Hip-hop star leaps into short fiction to express his art
|Hip-hop musician Tablo, who recently became a published writer. Provided by Woollim Entertainment|
Tablo, 28, the leader of hip-hop group Epik High has once again made it to the top, but this time with a book.
“Pieces of You,” a collection of 10 short stories he wrote while in the United States from 1998 to 2001 is currently a local best seller. A one week after it was published on Nov. 7, some 50,000 copies were sold.
The publishing company had to print an extra 20,000 copies this week.
“If it were not for my fame as a musician, the book wouldn’t have been this popular,” Tablo admitted in an interview last week.
|“Pieces of You,” a collection of 10 short stories written by Tablo. [JoongAng Ilbo]|
Since his debut in 2004 with Epik High’s “Map of the Human Soul,” Tablo has been busy. The group has released six studio albums so far, producing hit titles like “Fly,” “Love Love Love” and “Fan.”
The band’s latest studio album is “Lovescream,” with its title song “One Minute and One Second.”
Tablo has also appeared in a MBC sitcom, “Nonstop 5” and co-hosted “Good Friends,” a radio show, with actress and comedian Jo Jung-rin. He also acted in “The Fantastic Parasuicides” (2007), a comedy film directed by Cho Chang-ho, Kim Sung-ho and Park Soo-young.
He rarely appears on entertainment programs or in commercials now because he said they stop him from delivering his passion towards music to the public. But he hasn’t quit his radio show.
He is currently the daily host on MBC radio’s “Dreaming with Tablo.” He said radio is a medium that allows him to express his identity as an artist.
But why did he take time out of his busy life to publish a book?
“I wanted to write a book in my late 20s that would wrap up my life thus far,” said Tablo, whose real name is Lee Sun-woong.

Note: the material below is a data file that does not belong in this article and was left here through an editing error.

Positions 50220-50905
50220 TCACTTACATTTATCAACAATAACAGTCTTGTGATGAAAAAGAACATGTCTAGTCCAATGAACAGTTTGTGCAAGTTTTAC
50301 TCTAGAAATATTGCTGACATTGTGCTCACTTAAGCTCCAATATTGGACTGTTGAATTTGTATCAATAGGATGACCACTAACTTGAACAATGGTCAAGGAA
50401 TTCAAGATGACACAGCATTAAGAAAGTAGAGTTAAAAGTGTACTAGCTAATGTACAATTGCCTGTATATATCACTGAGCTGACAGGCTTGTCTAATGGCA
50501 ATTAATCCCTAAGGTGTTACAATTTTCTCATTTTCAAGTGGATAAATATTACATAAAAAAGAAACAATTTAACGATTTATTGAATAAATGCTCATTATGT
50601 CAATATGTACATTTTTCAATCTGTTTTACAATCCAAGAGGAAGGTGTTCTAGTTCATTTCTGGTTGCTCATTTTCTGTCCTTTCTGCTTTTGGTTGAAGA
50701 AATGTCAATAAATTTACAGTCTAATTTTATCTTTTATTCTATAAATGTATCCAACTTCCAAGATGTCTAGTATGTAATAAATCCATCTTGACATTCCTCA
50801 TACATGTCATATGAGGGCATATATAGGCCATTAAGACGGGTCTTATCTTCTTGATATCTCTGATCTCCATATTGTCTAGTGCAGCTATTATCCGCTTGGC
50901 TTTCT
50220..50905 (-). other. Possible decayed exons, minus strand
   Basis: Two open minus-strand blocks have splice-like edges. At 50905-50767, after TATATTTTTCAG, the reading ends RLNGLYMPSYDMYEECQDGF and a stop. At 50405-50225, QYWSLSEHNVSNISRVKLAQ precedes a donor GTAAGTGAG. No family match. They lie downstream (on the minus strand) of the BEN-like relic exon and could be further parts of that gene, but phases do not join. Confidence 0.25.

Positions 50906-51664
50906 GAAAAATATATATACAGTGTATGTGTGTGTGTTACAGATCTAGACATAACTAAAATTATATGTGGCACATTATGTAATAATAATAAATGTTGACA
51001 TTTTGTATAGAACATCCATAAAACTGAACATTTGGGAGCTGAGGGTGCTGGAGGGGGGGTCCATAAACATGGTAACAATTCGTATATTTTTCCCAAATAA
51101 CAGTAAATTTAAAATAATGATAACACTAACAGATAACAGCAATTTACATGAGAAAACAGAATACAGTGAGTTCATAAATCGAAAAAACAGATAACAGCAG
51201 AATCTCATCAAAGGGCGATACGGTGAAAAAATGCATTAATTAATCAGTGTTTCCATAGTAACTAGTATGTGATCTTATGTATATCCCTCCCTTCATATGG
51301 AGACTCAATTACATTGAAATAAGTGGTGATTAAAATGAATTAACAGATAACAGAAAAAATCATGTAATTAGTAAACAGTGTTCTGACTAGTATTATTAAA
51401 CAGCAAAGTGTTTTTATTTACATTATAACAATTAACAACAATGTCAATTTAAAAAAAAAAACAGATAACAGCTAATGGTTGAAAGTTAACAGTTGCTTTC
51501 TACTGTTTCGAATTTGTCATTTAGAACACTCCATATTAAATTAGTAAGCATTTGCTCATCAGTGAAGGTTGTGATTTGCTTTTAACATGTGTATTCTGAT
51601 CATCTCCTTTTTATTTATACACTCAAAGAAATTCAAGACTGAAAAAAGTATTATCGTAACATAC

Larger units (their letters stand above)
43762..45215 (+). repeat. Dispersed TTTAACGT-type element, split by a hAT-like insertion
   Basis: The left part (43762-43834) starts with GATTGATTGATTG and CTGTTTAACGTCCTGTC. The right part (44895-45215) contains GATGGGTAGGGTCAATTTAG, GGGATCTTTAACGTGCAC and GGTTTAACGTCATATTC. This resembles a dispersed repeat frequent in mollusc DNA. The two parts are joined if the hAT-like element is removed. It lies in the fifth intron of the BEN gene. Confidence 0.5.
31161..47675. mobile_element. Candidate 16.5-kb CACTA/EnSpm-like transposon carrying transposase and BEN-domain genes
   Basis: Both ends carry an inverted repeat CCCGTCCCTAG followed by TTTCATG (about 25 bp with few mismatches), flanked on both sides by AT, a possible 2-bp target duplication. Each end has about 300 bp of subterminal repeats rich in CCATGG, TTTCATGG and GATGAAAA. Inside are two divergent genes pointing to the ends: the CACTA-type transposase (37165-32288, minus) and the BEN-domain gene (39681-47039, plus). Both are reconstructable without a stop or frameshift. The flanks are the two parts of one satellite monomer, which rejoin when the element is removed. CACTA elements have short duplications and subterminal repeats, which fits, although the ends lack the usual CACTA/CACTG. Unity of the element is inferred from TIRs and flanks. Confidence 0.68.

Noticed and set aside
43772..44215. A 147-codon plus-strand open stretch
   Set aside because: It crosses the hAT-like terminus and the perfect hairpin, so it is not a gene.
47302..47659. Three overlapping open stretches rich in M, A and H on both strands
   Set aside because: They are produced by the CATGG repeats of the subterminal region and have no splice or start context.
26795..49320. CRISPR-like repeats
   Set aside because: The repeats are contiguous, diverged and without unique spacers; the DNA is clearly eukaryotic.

The collection is a translation of short stories he wrote in English from 1998 to 2001 at Stanford University where he studied creative writing and English language and literature under short story writer and professor Tobias Wolff.
The translation of Tablo’s stories might seem awkward at times but the original English version is scheduled to be published early next year.
As the author was in his late teens and early 20s at the time, the stories are mainly about vulnerable young people who wander the streets searching for an identity.
The stories seem gloomy and asked why, Tablo said, “Everything I wrote is based on reality. If the stories seem gloomy, it means society is gloomy.”
Tablo is well aware of the dark side of life, especially in popular culture in Korea. He said there is not enough variety in Korean cultural life. Everyone is striving for the same goal, he said, of earning money.
“Every era puts importance on different social values. Once, it was arts and at times, religion or truth,” Tablo said. “At present, people value comfort and money the most, which limits their passion for other things, like the arts.”
In music, he said there aren’t revolutionary musicians anymore like Seotaiji or Cho Yong-pil.
“Fewer musicians are having a social impact,” he said.
By Lee Eun-joo Staff Reporter [firstname.lastname@example.org]